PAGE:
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Photo: N/A, License: N/A, Created: 2015:01:07 23:17:56

From left: Valley View principal Larry Pegula, DiGregorio; district superintendent Don Kanavy, principal Chris Mendicino and athletic director Chris Killiany.

Valley View School District will hold its annual “Coaches vs. Cancer” game on Thursday, Jan. 29, in the high school gymnasium, 1 Columbus Drive in Archbald, starting at 6:30 p.m.

In addition to the game, there will be basket raffles, T-shirt sales, memory card sales and a survivor celebration. T-shirts will be available for $10 and memory or honor cards will sell for $1 each. Raffle tickets can be purchased the day of the game and baskets will be displayed in the lobby on the day of the game.

The chairperson and host of this year’s game is Valley View High School senior and cancer survivor, Natalie DiGregorio.

“It’s hard to put into words just what this means, because I have lived with the effects of cancer my entire life,” she said.

According to DiGregorio, there will be a ceremony in between the junior varsity and varsity basketball games, “where various speakers reflect their thoughts on how cancer has touched their lives and those around us. Finally, all cancer survivors are invited to take a lap around the gym honoring their battles.”

That will be a special moment for her.

“It probably means more to me for other people that have cancer or who are survivors because I can be a source of some hope and inspiration,” she said. “Knowing I can make someone feel better by just sharing my experience means the world to me.”

Of course, the cause is a special one for her.

“The disease affected me both physically and emotionally,” she said. “The physical scars still remain in many ways, from a semi-paralyzed foot, to having to catheterize daily. Also, I have limited use of my kidneys as a result of the disease.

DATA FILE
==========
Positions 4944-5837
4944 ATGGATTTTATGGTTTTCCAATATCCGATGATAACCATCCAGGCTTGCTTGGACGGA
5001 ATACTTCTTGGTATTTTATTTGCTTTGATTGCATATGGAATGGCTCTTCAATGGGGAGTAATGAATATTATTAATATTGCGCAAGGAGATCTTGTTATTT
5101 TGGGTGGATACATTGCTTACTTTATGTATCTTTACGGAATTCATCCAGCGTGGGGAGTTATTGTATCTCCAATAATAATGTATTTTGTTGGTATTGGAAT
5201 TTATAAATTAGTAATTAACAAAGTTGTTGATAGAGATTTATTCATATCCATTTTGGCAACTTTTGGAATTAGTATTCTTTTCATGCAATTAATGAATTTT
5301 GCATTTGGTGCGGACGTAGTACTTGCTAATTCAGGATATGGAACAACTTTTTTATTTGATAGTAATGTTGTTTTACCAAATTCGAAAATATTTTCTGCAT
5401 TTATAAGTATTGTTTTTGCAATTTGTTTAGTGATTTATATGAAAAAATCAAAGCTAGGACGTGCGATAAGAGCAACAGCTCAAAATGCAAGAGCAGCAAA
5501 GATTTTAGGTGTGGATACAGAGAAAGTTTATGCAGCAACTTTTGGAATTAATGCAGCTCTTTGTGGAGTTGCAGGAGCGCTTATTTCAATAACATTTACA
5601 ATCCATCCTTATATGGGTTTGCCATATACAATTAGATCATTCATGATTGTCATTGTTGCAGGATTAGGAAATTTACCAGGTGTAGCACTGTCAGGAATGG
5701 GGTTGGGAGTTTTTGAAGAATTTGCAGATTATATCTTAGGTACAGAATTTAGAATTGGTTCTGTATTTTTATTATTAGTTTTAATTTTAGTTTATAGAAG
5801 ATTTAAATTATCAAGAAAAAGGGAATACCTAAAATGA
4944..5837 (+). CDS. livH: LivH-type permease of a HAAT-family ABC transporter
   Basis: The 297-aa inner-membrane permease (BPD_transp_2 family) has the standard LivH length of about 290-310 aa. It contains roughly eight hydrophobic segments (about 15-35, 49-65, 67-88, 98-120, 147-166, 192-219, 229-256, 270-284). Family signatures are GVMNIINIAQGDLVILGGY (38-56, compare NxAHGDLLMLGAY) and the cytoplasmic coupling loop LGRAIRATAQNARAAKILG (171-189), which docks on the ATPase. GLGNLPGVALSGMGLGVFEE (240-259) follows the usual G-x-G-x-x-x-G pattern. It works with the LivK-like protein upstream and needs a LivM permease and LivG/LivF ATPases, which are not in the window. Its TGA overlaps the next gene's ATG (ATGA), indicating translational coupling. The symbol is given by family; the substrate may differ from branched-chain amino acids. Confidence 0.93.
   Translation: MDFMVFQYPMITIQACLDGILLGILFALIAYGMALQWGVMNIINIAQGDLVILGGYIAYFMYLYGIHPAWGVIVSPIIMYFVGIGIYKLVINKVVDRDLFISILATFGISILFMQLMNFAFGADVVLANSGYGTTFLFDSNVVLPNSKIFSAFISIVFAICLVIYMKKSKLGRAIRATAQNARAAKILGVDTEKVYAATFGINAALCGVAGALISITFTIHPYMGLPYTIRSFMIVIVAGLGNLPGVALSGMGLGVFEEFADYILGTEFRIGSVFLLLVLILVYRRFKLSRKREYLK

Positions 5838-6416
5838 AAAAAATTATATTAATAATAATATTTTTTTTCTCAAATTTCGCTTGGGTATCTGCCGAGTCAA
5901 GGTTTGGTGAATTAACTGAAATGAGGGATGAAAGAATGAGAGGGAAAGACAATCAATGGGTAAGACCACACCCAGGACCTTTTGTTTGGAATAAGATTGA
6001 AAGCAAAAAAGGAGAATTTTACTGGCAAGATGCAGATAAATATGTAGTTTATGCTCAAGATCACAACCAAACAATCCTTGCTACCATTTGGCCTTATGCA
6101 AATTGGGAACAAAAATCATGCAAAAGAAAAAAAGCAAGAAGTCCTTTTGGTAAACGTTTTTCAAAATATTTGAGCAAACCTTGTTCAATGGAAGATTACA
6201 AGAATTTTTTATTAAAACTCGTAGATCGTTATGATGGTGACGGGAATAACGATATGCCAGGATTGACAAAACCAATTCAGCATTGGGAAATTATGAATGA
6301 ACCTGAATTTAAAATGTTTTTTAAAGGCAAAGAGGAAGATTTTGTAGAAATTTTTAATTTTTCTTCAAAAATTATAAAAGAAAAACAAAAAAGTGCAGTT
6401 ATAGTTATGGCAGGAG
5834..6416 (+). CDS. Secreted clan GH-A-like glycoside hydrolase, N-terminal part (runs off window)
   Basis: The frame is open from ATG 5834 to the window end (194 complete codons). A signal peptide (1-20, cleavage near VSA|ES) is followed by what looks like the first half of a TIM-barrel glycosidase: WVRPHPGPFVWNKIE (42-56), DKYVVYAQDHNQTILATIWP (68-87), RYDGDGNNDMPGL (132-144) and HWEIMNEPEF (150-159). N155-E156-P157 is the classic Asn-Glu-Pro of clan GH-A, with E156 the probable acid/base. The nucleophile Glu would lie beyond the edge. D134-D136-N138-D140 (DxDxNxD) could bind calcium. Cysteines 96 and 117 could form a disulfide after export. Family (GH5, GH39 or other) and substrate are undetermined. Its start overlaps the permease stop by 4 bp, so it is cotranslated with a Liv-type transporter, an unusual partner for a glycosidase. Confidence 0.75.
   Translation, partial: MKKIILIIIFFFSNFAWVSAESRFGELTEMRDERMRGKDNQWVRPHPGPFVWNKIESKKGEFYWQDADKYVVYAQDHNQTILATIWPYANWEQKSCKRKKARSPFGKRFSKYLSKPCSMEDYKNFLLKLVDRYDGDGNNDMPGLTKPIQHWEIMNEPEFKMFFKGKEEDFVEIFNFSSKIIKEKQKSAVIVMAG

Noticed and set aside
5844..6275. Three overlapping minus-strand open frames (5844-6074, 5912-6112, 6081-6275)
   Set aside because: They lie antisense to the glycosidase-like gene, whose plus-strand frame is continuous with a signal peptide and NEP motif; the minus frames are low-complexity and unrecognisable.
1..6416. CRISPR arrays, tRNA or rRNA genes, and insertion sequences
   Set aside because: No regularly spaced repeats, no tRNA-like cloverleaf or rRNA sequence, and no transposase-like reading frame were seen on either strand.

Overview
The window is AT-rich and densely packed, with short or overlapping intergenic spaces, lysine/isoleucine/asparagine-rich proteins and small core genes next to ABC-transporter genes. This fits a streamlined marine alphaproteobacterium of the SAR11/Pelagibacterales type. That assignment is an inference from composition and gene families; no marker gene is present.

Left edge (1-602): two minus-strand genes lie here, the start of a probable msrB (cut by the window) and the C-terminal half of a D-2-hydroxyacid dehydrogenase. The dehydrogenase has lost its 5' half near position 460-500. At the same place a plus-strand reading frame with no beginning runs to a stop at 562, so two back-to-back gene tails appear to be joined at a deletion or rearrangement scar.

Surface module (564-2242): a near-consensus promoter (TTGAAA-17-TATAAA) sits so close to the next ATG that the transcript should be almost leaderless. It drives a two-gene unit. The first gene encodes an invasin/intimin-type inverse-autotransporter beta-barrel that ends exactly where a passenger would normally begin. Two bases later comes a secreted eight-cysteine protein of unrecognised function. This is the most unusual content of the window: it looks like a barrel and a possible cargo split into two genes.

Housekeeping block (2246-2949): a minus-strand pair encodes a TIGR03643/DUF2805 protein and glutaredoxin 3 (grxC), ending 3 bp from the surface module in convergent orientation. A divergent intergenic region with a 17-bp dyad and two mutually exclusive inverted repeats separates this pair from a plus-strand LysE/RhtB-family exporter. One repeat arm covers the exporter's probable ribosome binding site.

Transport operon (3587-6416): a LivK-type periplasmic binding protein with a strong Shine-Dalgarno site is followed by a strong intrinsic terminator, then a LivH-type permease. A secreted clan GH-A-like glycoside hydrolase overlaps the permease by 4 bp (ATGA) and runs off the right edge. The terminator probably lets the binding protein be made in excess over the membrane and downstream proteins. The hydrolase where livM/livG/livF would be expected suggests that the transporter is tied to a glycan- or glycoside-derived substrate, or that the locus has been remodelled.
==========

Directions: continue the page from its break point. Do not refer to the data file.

“Emotionally, the thought of cancer coming back is always on my and my parents’ mind, even though we know I have been cancer-free now for many years.”

She added: “There are many more physical and emotional hurdles I deal with, but I would need to write a short book to explain them all.”

Helping her through is the fact that she has had to focus on all the preparations.

With all the work that goes into an event like this, it goes by so quick that I hardly feel like this is work.”

Among the duties: “We send out a letter district-wide to inform everyone about the event,” she explained. “Additionally, we decorate the school with memory cards and ‘in honor’ cards for those who have passed and those who have survived the battle. In the corridors of the school, we have memory boards for friends and relatives who have died from cancer.”

Many of the attendees will be there just to enjoy the game, but DiGregorio hopes that she will hele create “awareness that the fight is ongoing, and there are many more successes today than years ago. They should know that events like this that raise money for research are helping find the cures for cancer. We are getting closer and closer every day to a cure and people should be excited that cancer is not always a death sentence as it once was.”